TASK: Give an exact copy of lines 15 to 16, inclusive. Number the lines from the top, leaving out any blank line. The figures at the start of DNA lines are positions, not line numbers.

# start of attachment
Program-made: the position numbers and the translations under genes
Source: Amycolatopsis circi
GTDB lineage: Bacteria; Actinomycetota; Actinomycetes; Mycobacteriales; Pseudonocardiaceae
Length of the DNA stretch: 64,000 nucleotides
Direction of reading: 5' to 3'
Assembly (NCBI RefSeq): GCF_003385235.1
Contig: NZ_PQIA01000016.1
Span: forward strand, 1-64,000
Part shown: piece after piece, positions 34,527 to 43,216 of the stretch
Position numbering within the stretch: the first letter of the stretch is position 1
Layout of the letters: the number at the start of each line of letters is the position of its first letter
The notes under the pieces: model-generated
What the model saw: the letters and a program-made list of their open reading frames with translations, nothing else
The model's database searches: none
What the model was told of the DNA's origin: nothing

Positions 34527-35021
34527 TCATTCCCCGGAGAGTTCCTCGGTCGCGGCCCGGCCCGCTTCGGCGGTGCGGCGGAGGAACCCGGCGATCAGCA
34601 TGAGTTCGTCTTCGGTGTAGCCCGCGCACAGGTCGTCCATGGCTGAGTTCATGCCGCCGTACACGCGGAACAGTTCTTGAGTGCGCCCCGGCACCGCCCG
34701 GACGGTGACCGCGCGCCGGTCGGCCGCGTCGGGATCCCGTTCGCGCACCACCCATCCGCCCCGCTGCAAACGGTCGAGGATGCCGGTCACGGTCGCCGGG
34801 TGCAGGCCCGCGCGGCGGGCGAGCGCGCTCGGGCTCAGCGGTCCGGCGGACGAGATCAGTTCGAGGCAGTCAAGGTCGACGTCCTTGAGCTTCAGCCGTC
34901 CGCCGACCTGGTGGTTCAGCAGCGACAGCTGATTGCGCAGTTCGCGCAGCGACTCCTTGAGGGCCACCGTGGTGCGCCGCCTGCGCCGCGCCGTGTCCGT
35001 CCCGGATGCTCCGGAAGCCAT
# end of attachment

What the model was told of the DNA's origin: nothing

Positions 34527-35021